Resources: I recently learned that cystic fibrosis is called a “rare” disease because there aren’t enough individuals with CF to meet the magic number for major medical research funding. Sad. To learn more about cystic fibrosis visit their website. This book with pair nicely with The Baking Life of Amelie Day, by Vanessa Curtis.

Check other Middle Grade review links on author Shannon Messenger’s Marvelous Middle Grade Monday post.

The Baking Life of Amelie Day

Baking Life of Amelie 9781496522160The Baking Life of Amelie Day

Vanessa Curtis, Author

Capstone Young Readers, Sept. 1, 2015

Pages: 167

Suitable for Ages: 9-13

Themes: Cystic Fibrosis, Baking Competitions, Family relationships, Friendship, Trust, Responsibility, Loss

Synopsis: Thirteen-year-old Amelie Day is made of sugar and spice and lives to bake sweet confections for her family and friends.  Her life would be empty without baking.  Flour power dominates her mind.  She is excited when she is invited to compete in the Best Teen Baker of the Year contest, even though she knows that participating is a risk to her worsening cystic fibrosis. There are days when she can barely breathe and many trips to the hospital. When her doctors and parents tell her she is too ill to participate, she defies them and takes a train on her own from Pennsylvania to New York City.  She hopes to wow the judges with her German gingerbread with vanilla custard, her macaroons, and chocolate lava cakes. The trip presents many unexpected challenges and hurts family and friends.

Why I like this book:

I am thrilled to share Vanessa Curtis’ compelling story about a strong protagonist with cystic fibrosis (CF). This work of realistic fiction fits the bill. There is a nice balance between a teen wanting to pursue her dreams and a teen living with a serious illness. Teens with CF will find a hero in Amelie.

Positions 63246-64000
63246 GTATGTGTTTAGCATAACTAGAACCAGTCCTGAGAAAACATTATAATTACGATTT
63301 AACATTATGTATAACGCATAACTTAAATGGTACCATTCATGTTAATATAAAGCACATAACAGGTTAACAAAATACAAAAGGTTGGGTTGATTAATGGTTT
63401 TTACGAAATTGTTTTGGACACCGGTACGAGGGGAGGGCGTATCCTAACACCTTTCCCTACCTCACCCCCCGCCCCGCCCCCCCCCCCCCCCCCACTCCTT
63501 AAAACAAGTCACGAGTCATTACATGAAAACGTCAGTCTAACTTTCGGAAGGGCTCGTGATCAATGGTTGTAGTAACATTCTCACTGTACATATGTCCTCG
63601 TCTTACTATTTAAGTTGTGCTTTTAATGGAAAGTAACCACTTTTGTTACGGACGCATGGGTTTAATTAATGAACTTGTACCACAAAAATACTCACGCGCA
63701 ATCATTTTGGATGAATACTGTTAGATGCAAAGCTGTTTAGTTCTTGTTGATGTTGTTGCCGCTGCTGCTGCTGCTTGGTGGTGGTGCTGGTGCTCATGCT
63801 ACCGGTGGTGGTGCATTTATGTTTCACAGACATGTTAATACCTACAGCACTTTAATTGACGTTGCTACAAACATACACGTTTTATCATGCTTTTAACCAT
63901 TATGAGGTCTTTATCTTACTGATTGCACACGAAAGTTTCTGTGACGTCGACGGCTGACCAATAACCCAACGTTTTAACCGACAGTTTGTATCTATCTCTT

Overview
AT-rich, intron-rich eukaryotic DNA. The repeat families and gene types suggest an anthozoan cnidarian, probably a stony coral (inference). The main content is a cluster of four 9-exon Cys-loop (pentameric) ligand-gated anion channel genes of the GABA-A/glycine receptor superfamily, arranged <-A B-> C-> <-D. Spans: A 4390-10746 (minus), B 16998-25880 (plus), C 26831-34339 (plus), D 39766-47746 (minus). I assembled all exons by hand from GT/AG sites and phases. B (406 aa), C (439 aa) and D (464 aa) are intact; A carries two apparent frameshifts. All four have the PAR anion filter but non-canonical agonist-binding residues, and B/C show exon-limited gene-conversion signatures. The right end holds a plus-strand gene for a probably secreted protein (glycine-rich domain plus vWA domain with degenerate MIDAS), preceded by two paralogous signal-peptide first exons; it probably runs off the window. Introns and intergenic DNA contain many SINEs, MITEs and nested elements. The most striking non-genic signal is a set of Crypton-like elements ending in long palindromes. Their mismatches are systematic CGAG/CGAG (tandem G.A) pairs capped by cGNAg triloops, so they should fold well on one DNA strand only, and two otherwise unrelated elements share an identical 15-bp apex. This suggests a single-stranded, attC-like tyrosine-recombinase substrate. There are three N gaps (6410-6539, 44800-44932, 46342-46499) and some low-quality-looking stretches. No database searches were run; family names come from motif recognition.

The narrative is written in first person and gives the reader deep insight into Amelie and how she finds a way to cope with CF. Her love of baking is the perfect antidote because she isn’t able to participate in many physical activities like her classmates. Amelie is a feisty, creative and determined character. She finds a way to balance her daily treatments, exercises and medications, with school, a job, a boyfriend and her baking dreams. She works part-time at a grocery store to earn her pay in baking supplies. Her parents are supportive but protective. Her childhood friend and boyfriend, Harry, is very accepting of Amelie’s CF.

The plot is interesting, adventurous and entertaining. Themes cover issues of responsibility, trust and independence. It is easy to lose yourself in Amelie’s baking world. I found myself drooling over her recipes. There is plenty of tension to keep readers turning pages. Teens who love to bake, will enjoy the inclusion of recipes of Amelie’s baked goods at the end of many chapters. Here’s to Amelie’s flour power!

Vanessa Curtis is the award-winning author of several young adult novels including Zelah Green (Egmont 2009), which won the Manchester Children’s Book Prize, and The Haunting of Tabitha Gray (Egmont, 2012), a contemporary ghost story with a shocking twist.

Check other Middle Grade review links on Shannon Messenger’s Marvelous Middle Grade Monday post.